For a less emotive response, let us substitute Klingon with Norwegian, outside of Norway.
It is not child abuse to bring up your kid to speak only Norwegian in Australia. As another respondent said, if they arrive at primary school with no English, they will pick up English pretty quickly at school. As is the case for countless immigrant kids. And if the kids socialize at all outside the home, or watch TV, they will have picked up English anyway.
So the issue is not depriving a child with access to English.
Let’s substitute Norwegian with Esperanto, or Latin. There are, after all, something like 1000 native speakers of Esperanto. Have these kids been subjected to child abuse?
I mean, sure, their peers will think it’s weird and they will make fun of them. Their peers also made fun of the immigrant kids who ate weird food and looked different. And by all accounts, kids brought up speaking Esperanto end up perfectly well adjusted, although not many of them retain an interest in the language. Peer pressure is effective, after all.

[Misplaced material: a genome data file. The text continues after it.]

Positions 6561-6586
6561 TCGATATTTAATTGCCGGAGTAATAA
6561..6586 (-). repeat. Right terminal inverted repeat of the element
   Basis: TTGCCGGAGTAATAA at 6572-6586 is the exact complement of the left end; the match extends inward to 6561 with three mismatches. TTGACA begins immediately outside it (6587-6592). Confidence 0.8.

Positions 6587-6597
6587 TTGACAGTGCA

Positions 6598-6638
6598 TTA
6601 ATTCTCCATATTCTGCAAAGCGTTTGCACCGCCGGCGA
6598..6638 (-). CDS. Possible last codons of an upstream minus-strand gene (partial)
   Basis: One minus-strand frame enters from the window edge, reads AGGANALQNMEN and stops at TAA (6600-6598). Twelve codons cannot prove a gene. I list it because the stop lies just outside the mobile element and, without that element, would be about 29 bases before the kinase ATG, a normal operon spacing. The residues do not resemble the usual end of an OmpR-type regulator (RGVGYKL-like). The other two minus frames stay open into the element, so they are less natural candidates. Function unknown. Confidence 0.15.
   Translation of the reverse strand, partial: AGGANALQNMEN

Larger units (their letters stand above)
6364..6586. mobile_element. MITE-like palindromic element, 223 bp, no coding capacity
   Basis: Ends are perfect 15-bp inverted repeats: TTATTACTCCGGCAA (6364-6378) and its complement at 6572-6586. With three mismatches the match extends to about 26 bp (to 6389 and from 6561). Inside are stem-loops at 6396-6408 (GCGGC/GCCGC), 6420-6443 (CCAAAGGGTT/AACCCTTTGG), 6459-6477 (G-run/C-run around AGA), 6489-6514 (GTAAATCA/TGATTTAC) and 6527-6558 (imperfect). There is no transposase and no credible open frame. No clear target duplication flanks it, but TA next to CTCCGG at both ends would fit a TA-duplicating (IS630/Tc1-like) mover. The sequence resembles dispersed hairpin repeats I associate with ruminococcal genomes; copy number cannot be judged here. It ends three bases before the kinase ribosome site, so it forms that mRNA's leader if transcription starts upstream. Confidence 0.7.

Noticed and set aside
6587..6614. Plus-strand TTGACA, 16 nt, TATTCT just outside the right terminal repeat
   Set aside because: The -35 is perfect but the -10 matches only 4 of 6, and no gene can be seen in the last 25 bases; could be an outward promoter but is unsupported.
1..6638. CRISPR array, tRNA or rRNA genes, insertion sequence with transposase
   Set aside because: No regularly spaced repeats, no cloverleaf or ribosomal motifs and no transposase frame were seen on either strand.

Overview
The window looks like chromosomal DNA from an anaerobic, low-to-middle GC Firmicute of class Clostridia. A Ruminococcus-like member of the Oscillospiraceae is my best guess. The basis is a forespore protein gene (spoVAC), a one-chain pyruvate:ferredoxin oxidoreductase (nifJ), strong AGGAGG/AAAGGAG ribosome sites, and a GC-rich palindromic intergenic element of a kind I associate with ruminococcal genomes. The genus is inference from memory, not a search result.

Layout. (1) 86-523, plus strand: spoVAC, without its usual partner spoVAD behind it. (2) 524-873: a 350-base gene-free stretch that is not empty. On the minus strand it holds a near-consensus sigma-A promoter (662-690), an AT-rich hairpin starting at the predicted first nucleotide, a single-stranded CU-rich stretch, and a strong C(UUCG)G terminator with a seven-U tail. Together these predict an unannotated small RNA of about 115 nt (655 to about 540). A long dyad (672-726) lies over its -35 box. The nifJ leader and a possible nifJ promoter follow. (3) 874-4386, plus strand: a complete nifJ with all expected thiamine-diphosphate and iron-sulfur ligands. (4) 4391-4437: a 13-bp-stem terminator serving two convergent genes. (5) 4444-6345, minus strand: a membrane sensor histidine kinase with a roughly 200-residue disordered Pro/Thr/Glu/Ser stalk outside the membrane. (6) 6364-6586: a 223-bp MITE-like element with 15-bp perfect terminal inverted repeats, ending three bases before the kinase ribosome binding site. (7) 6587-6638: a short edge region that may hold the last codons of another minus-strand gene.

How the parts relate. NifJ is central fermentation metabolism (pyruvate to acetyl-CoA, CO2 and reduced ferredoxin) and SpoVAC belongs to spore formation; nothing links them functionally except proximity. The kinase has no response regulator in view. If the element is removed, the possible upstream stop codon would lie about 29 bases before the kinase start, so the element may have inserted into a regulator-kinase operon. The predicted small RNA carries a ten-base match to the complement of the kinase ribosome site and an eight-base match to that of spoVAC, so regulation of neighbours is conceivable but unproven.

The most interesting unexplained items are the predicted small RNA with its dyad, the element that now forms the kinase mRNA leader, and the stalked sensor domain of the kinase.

And as I have said in a different answer, I’ve cyberstalked the kid who was brought up to speak Klingon (and lost interest), and I found a picture of him as a teenager in a mosh pit. I’m not worried about his long-term socialisation.
So what in this scenario makes people so aghast at Klingon? I’ve heard the child abuse accusation from professional linguists too. But a kid is hardly going to sustain brain damage from a language that violates a couple of phonological universals. No one should be taking Chomsky that seriously. If a kid can deal with a pidgin as linguistic input, and come up with a creole, they can certainly deal with Klingon. Not to mention, any Klingon that a parent would produce day to day would not be all that alien.
The only rationale for a claim of child abuse would be fear of difference and fear of unconventionality. Hippies have done far worse to kids.